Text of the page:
Sri Lanka’s  Truth Commission Under Fire

Sri Lanka’s Truth Commission Under Fire

Sri Lanka’s proposed Truth, Unity and Reconciliation Commission bill faces harsh criticism from the International Commission of Jurists (ICJ), raising serious doubts about its ability to deliver accountability and justice for victims of the country’s 26-year civil war.

A key concern is the lack of consultation with affected communities, particularly victims and their families. This raises questions about the commission’s legitimacy and its ability to represent the true needs of those most affected by the conflict.

Furthermore, the ICJ expresses significant concerns about the potential for continued impunity. The bill relies heavily on the Attorney General’s office for prosecutions, an institution with a history of mishandling past cases and potentially conflicting roles. Additionally, the involvement of police implicated in human rights violations further undermines the possibility of fair and impartial investigations.

Political influence also casts a shadow on the commission’s independence. The President appoints its members based on recommendations from the politically controlled Constitutional Council, potentially opening the door to political pressure and manipulation.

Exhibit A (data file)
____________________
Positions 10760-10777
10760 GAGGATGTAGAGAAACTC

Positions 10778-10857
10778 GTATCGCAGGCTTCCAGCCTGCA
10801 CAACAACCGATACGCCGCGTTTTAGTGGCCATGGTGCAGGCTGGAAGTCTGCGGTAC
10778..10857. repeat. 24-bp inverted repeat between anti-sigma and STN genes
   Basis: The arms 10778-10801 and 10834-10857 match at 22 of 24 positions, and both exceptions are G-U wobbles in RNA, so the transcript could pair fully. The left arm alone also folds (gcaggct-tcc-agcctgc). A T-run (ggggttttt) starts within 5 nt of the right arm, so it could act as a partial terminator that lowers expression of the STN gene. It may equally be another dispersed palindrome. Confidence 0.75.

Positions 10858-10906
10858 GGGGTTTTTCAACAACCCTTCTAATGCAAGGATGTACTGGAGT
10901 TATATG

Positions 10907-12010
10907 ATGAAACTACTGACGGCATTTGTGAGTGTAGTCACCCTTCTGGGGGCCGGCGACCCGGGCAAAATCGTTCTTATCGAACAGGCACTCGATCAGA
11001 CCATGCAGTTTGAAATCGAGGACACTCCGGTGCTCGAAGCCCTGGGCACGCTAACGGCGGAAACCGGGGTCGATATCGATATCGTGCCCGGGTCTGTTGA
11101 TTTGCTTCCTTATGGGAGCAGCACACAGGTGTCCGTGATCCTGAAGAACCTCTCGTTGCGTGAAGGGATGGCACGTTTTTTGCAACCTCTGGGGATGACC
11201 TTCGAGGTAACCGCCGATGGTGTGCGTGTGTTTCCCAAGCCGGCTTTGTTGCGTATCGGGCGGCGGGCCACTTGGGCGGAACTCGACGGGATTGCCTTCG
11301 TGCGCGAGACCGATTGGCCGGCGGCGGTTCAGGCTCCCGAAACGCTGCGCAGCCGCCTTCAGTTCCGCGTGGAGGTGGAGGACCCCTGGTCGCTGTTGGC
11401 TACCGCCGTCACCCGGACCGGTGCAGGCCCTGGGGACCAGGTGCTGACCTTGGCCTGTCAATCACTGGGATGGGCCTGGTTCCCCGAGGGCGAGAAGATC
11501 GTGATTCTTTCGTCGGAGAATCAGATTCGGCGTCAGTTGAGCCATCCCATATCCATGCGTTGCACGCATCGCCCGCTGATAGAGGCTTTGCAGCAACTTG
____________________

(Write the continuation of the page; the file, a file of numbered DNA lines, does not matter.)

Protection for victims and witnesses is another weak point. The bill mandates the involvement of police forces accused of past abuses, leaving vulnerable individuals at risk of intimidation and reprisals. Moreover, the lack of gender-specific provisions and the discretionary nature of measures for women’s concerns highlight further shortcomings.

Existing transitional justice institutions like the Office of Missing Persons and the Office for Reparations have failed to deliver meaningful results, further eroding confidence in the proposed commission’s ability to achieve its goals.

Ignoring the voices of victims adds another layer of criticism. Protesting families of the disappeared face harassment and silencing, indicating a disregard for their crucial role in seeking truth and justice.

The ICJ urges the UN Human Rights Council to critically assess Sri Lanka’s flawed transitional justice process and prioritize the interests of victims and survivors in any future resolutions. Addressing critical prerequisites for a credible accountability mechanism before establishing any new commission is crucial to avoid repeating past mistakes and ensure genuine progress towards healing and reconciliation.

The proposed Truth, Unity and Reconciliation Commission, currently shrouded in concerns, faces a steep climb towards gaining the trust and legitimacy it needs to truly serve Sri Lanka’s quest for justice and closure after decades of conflict.

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